The planting season is fast upon us and all looking to grow fruit are busy researching what to plant. For my money, one of the first choices for Apples should be the Empire Apple.

Starting with the McIntosh Apple and Red Delicious Apple first crossed by Lester C. Anderson at Cornell University in the early 1940’s which resulted in thousands of seedlings that were planted in 1945 to be grown and tested by the New York Agricultural Experiment Station of Cornell University in Geneva NY. Over the next 20 years, the Cornell team tested and eliminated thousands of seedlings - finally resulting in the introduction of one: the Empire Apple in 1966.  

Today, as reported by the US Apple Association, the Empire is one of the top 15 most popular apple varieties planted in the United States.

But unless you happen to visit Orchards that grow it or Farmers Markets where it is available, many home gardeners may not be familiar with this tremendous home garden selection, due in part to the popularity of other apples such as Fuji, Gala and Honeycrisp that so often consume the limited space on the Supermarket shelves and make up for 90% of all apples sold.

The strong appeal of this fruit is the wonderful McIntosh Flavor in a variety that can be grown almost anywhere.

The flesh of the Empire apple is firmer than the Mac in warmer climates such as California, where it dependability produces year after year in zones 8-10. Though the versatility of the Empire makes it a first choice for the colder zones 4-7.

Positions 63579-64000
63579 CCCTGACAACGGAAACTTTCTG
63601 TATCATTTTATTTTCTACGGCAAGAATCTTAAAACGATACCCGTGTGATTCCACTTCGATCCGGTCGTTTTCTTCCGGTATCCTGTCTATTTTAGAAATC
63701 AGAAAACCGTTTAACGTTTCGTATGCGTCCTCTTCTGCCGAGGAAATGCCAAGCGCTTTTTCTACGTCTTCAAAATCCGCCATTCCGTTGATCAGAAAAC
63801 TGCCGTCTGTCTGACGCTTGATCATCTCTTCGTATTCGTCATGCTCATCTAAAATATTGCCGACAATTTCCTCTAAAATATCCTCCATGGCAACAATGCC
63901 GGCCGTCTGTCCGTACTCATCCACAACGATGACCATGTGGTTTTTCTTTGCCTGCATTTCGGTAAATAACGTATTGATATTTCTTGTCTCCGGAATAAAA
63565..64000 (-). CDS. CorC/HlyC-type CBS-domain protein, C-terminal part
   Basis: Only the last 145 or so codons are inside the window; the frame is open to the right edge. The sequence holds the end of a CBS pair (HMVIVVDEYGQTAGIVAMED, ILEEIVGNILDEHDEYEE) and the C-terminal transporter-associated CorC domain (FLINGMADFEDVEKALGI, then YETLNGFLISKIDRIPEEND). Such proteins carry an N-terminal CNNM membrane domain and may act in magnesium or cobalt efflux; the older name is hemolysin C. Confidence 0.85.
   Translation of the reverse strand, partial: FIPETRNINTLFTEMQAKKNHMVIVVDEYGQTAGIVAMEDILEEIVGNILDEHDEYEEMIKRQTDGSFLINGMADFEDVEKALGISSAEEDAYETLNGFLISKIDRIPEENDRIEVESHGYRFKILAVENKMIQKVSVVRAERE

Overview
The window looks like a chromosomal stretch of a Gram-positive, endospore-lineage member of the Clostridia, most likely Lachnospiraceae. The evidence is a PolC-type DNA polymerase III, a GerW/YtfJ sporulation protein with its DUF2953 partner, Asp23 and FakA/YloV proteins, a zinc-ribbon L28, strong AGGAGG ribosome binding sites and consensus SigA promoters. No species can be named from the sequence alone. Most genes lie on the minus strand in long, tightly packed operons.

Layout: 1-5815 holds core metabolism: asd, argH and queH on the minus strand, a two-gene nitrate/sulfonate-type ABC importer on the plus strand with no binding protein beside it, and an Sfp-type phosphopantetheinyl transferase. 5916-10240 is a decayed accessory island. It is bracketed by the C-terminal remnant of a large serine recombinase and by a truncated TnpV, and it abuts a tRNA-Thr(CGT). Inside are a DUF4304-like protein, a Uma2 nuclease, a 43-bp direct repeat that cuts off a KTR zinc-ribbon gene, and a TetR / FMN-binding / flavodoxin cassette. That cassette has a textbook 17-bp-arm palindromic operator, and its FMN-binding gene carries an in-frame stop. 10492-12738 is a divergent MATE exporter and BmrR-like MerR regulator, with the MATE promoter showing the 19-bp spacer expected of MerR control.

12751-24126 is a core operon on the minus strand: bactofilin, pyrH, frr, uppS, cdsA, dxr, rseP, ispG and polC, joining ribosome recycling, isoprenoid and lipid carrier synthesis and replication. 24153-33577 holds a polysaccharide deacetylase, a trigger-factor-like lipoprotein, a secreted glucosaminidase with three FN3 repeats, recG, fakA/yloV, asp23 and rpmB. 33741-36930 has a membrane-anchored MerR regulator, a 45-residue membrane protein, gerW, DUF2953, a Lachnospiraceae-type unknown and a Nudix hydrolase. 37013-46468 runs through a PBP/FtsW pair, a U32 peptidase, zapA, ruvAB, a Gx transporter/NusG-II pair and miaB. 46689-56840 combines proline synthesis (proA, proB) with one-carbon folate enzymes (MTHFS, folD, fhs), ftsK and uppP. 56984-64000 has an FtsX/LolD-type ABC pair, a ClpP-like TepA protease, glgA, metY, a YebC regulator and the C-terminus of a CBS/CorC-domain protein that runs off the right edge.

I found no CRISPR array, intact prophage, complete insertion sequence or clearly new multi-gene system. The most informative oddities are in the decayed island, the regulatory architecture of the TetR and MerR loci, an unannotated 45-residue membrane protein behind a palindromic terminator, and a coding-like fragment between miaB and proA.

In the Central Valley of California, I have enjoyed The Empire in Zone 9b for many years and on a recent trip to Vermont, I enjoyed the Empire in Zone 4b. 

For first-time fruit growers or people looking for a variety that is easy to grow, Empire is again the top choice. Mostly disease free in all climates or at the very least much less susceptible to common Apple problems like Mildew, Fireblight, Cedar Apple Rust, and Scab. This keeps the need for excessive use of chemicals to a minimum.

The Empire is partially self-fruitful so in most cases will not require a pollinator, although the addition of another mid-season blooming variety or adding the Empire to an already existing group of Apples will only improve the set. It is a surprisingly early ripening variety in the warmer climates, whereas in the cold regions it is a late ripening variety.

With all the attributes of the McIntosh, bright white flesh, snap to the skin and dessert quality flavor, it is a wonderful variety for fresh eating, cooking and baking. Also great for Cider, and for a real treat try dehydrating or drying the Empire - wow, good!